What is 'Tenancy In Common'

Tenancy in common allows two or more people ownership interests in a property. Each owner has the right to leave his share of the property to any beneficiary upon the owner's death. Tenancy in common is different than joint tenancy because the transfer of the property to a beneficiary in the event of an owner's death is different: in a joint tenancy agreement, the title of the property is passed to the surviving owner, while in a tenancy-in-common agreement, the title can be passed to a beneficiary of the owner's choosing.

BREAKING DOWN 'Tenancy In Common'

When two or more people own property as tenants in common, all areas of the property are owned equally by the group. For this reason, an individual may not claim ownership to a specific part of the property.

Ownership Interests

Whereas tenants in common may not claim ownership to an individual part of a property, they may have different ownership interests. For example, Sarah and Debbie may each own 25% of a property, while Leticia owns 50%. Because tenants in common may be created at various times, an individual may obtain an interest in a property years after the others entered into a tenancy in common ownership.

In contrast, joint tenants obtain equal shares of a property with the same deed at the same time. As with contract terms for tenants in common, terms for joint tenants are detailed in the deed, title or other legally binding property ownership documents. Some states have joint tenancy as the default ownership for married couples, whereas others have tenancy in common.

Rights of Survivorship

When an owner dies, what happens to ownership of the property depends on the type of ownership defined by the contract. Tenants in common have no rights of survivorship. Unless the deceased person’s will specifies his interest in the property is to be divided among surviving owners, a deceased tenant in common’s interest belongs to his estate. Conversely, with joint tenants, the deceased owner’s interest is automatically transferred to the surviving owners. For example, when four joint tenants own a home and one tenant dies, each of the three survivors ends up with a one-third share of the property.

Breaking a Joint Tenancy Agreement

A joint tenancy is broken when one or more tenants sell their interest in the property. For example, one or more co-tenants buy out the others, the property is sold and proceeds distributed equally among the owners, or a partition action is filed, letting an heir sell his stake in the property.

RELATED TERMS
  1. Joint Tenancy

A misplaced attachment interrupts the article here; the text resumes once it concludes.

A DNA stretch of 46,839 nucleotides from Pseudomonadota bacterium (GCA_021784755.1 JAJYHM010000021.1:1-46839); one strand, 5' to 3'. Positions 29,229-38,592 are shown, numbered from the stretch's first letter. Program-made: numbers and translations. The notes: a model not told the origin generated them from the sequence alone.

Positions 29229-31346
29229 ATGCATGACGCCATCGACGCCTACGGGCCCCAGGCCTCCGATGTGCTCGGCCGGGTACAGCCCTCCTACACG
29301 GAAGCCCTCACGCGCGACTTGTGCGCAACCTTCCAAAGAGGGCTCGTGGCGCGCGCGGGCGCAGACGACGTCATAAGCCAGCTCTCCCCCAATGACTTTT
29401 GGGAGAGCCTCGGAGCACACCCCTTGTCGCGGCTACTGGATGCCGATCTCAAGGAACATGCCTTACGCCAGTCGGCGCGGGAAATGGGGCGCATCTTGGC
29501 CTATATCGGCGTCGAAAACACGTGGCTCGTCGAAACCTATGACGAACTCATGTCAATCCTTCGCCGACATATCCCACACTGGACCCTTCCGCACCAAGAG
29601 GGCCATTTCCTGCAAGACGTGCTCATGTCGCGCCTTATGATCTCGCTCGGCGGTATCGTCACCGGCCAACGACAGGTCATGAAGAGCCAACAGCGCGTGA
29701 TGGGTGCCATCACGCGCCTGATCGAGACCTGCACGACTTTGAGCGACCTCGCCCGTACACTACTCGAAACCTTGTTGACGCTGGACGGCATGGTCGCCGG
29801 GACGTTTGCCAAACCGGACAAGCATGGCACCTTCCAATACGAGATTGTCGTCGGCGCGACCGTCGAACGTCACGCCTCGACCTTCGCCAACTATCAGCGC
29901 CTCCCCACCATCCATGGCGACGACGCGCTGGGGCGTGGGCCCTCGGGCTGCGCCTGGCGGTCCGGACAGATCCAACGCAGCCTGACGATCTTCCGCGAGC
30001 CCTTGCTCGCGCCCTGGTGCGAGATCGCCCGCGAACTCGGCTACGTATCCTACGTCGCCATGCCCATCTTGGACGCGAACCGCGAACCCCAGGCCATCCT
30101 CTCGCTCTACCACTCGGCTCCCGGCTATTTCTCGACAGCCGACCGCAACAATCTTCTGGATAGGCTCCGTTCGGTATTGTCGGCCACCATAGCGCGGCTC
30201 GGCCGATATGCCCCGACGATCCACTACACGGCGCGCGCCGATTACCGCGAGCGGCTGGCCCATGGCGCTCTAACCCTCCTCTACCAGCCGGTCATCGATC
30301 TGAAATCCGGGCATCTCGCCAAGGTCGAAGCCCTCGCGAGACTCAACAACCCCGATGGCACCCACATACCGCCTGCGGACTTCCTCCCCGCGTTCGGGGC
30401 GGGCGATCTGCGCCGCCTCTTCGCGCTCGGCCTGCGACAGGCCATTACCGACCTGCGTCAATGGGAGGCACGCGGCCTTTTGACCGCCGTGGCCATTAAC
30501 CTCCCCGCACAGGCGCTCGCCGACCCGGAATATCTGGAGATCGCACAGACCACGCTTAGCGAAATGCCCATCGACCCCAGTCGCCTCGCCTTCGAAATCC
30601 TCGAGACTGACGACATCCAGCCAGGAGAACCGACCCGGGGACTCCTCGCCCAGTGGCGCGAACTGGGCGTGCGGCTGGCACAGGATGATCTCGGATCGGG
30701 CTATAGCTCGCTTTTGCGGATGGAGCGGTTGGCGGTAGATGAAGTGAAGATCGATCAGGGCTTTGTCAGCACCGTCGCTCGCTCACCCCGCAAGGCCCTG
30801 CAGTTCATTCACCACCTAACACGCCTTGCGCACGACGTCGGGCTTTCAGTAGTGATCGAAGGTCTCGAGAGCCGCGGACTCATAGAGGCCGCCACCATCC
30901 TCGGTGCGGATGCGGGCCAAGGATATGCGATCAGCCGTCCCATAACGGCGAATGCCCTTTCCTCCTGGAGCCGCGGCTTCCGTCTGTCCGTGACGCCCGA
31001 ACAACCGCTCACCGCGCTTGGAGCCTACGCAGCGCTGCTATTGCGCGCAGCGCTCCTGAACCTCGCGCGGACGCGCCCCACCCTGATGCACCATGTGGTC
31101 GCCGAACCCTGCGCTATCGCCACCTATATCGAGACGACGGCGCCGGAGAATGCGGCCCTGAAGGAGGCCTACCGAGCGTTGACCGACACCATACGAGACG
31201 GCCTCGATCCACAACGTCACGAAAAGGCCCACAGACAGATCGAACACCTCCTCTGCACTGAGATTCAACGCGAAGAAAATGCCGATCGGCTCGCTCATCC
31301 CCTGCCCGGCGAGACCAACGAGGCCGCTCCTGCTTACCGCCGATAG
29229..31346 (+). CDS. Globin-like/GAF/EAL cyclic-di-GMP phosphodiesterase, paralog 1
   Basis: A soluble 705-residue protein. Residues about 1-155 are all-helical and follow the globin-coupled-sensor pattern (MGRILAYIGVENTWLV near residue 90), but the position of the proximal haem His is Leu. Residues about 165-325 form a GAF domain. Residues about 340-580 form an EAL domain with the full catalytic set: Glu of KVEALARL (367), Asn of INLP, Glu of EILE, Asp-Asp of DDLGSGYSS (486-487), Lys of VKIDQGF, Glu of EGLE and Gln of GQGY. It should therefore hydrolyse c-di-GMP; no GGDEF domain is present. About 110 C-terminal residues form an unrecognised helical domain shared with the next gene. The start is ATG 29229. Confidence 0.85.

A type of property right where two or more people own or rent ...
  2. With Benefit Of Survivorship

    A form of joint tenancy ownership where property passes to the ...
  3. Tenancy At Sufferance

    An agreement in which a property renter is permitted to live ...
  4. Tenants In Common - TIC

    The co-owners of an undivided interest in real property. Tenants ...
  5. Tenants By Entirety - TBE

    A method in some states by which married couples can hold the ...
  6. Title

    The right to the ownership and possession of any item that may ...
Related Articles
  1. Investing

    Holding Titles On Real Property

    Find out how best to claim and convey ownership on your assets.
  2. Managing Wealth

    Nonfreehold Estates In Real Property

    If you have an interest in real estate, read on to find out which type of property you have.
  3. Investing

    Buying a House with Tenants: A Quick Guide

    Before buying a house with tenants, know the risks and responsibilities you're taking on.
  4. Retirement

    Could Being a Landlord Pay for Your Retirement?

    If you have the money to buy them and the energy to run them – or the funds to pay a good manager – rental properties can help pay for your retirement.
  5. Managing Wealth

    11 Mistakes Inexperienced Landlords Make

    Avoid these pitfalls if you considering purchasing a rental property.
  6. Investing

    Top 4 Nightmares For Real Estate Investors

    Renting out your property is not without risks; the good news is, they don't have to keep you up at night.
  7. Investing

    Tips For The Prospective Landlord

    Investing in rental property can generate serious income, but there's more to it than collecting rent.
  8. Investing

    Investing in Property Out of State

    If you can't afford property close to home, consider taking the real estate plunge elsewhere in the country.
RELATED FAQS
  1. If two people own a securities account, listed as joint tenants-in-common, it means:

    A. They each have an undivided interest in the propertyB. If one dies, that person's interest does not automatically ... Read Answer >>
Hot Definitions
  1. Price Elasticity Of Demand

    A measure of the relationship between a change in the quantity demanded of a particular good and a change in its price. Price ...
  2. Market Capitalization

    The total dollar market value of all of a company's outstanding shares. Market capitalization is calculated by multiplying ...
  3. Frexit

    Frexit – short for "French exit" – is a French spinoff of the term Brexit, which emerged when the United Kingdom voted to ...
  4. Stop-Limit Order

    An order placed with a broker that combines the features of stop order with those of a limit order. A stop-limit order will ...
  5. Down Round

    A round of financing where investors purchase stock from a company at a lower valuation than the valuation placed upon the ...
  6. Keynesian Economics

    An economic theory of total spending in the economy and its effects on output and inflation. Keynesian economics was developed ...
Trading Center